Since 1985, Principal Investigator (PI) Al Hinde has conducted a roadside census and banding study of wintering raptors in the Great Basin. Initially, this project was limited to northeastern Nevada and was intended to augment knowledge of regional raptor ecology derived from HawkWatch International’s (HWI) long-term migration study in the Goshute Mountains of northeastern Nevada (on-going annually since 1983; Hoffman and Smith 2003, Smith et al. 2008, Smith and Neal 2009a). By 1989, further exploration throughout Utah and Nevada had revealed eight major concentration areas for wintering raptors, with each roughly 50-mi2 area consistently containing 100–200+ individuals of 18 species (13 diurnal species and 5 owl species). One such area, Lovelock, Nevada, contained a previously undocumented communal roost of 200+ buteos (Rough-legged Hawks [Buteo lagopus], Red-tailed Hawks [B. jamaicensis], and Ferruginous Hawks [B. regalis]) and several Great Horned Owls (Bubo virginianus). Continuing each January, with field assistance from experienced HWI raptor biologists, other ornithologists, and local and state wildlife officials, Mr. Hinde focused on these eight areas, including the Lovelock roost. All sites have continued to sustain similar large numbers of wintering raptors each year. The Lovelock roost routinely contained dozens of mixed-species buteos until this past year. This long-term study suggests that these areas are among the most significant winter ranges for raptors in western North America, and the censuses provide a means of monitoring population changes in relation to habitat, land-use, and climatic changes in the study regions.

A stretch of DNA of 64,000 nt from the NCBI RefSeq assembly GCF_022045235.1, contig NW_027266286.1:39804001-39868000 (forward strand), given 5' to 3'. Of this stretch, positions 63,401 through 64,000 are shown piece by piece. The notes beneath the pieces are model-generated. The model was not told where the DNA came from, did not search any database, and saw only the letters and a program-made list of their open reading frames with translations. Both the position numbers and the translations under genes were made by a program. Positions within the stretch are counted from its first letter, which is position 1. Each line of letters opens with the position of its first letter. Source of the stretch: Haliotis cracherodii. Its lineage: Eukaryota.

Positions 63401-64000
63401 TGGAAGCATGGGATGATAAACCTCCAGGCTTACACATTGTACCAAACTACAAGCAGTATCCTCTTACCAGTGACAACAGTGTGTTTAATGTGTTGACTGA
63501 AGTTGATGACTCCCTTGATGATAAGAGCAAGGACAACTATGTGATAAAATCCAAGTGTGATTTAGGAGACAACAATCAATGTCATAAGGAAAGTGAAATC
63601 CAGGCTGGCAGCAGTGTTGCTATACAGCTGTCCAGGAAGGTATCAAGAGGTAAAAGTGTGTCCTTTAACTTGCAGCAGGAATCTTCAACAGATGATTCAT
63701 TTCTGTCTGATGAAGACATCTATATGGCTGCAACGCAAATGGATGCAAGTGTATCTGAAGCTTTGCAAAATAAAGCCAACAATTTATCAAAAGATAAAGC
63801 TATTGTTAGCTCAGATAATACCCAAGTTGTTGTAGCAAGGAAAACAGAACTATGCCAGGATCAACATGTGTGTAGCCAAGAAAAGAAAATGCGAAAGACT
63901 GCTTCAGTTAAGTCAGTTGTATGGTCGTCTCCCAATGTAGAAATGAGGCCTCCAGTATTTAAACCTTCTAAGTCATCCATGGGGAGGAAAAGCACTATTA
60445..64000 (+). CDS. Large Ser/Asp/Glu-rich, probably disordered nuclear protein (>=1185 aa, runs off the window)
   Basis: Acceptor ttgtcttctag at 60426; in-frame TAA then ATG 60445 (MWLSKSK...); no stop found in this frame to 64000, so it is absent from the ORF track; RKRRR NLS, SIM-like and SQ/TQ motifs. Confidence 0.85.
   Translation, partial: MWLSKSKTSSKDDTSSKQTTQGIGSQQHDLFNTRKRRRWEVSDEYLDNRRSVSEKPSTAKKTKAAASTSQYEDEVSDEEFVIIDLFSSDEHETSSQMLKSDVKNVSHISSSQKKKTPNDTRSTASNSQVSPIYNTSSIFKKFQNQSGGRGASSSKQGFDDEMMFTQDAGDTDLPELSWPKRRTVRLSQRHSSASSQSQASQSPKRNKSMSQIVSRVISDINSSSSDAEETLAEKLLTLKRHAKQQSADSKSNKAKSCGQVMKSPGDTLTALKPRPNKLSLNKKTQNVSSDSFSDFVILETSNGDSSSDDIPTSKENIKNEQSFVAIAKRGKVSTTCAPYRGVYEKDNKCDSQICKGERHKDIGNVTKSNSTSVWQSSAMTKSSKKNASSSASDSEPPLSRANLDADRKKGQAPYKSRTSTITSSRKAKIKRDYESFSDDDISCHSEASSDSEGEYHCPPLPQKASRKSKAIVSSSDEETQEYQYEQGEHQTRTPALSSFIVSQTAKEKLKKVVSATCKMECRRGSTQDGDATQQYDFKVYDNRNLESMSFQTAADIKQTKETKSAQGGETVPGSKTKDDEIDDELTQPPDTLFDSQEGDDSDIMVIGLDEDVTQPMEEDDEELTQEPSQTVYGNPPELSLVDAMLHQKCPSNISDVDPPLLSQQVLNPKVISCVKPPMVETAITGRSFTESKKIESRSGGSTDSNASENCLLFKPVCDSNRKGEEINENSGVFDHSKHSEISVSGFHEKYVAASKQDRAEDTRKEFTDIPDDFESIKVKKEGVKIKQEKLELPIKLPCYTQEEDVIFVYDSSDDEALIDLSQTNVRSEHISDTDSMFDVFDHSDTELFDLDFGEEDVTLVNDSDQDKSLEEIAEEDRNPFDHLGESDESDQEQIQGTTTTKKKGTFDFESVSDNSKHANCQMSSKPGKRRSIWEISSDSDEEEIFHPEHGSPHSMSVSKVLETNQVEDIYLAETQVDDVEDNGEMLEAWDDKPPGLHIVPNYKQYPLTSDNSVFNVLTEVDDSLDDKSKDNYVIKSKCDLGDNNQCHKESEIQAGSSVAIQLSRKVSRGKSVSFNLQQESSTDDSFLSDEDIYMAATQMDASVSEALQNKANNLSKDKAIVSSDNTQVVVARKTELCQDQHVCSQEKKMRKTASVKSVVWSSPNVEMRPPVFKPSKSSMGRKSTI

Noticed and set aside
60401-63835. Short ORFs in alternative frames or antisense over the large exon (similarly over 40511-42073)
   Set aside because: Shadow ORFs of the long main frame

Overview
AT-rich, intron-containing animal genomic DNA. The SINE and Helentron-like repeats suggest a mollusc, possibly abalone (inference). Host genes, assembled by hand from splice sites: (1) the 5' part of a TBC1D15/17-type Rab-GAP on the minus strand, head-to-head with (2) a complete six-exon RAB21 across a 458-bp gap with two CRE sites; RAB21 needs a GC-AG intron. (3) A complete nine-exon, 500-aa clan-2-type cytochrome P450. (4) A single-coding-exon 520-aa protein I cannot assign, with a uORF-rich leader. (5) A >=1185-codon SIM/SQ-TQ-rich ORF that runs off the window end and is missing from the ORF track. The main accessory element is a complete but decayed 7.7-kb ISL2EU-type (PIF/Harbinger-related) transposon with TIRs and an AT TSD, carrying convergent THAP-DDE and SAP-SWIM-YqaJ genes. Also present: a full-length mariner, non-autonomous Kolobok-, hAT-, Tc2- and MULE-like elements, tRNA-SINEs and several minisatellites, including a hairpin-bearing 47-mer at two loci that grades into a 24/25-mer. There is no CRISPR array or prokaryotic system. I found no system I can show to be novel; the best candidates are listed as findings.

The capture and banding of 384 raptors (12 species) over the course of the study—including 112 Rough-legged Hawks, the focal species—also has yielded morphometric, genetic, and photographic data used in several other studies and publications. Following the 2006/2007 season, the project contributed feather and saliva samples to two studies, one examining endocrine disruptors and the other comparing Harlan’s Hawks (B. jamaicensis harlani) with other subspecies of Red-tailed Hawks. In addition, following the past two winter field seasons, the project contributed feather samples to another study examining toxins, pollutants, and heavy metals in raptors. Each of three buteos analyzed thus far showed mercury concentrations below the level above which adverse effects are predicted; however, one Harlan’s Hawk showed a much higher concentration than the others.
This report summarizes the results of winter 2008/2009 roadside census and banding activities conducted in nine primary, known concentration areas in Utah and Nevada, with supplementary information derived from several other areas in the two states.
Project Report: Wintering Raptors of the Great Basin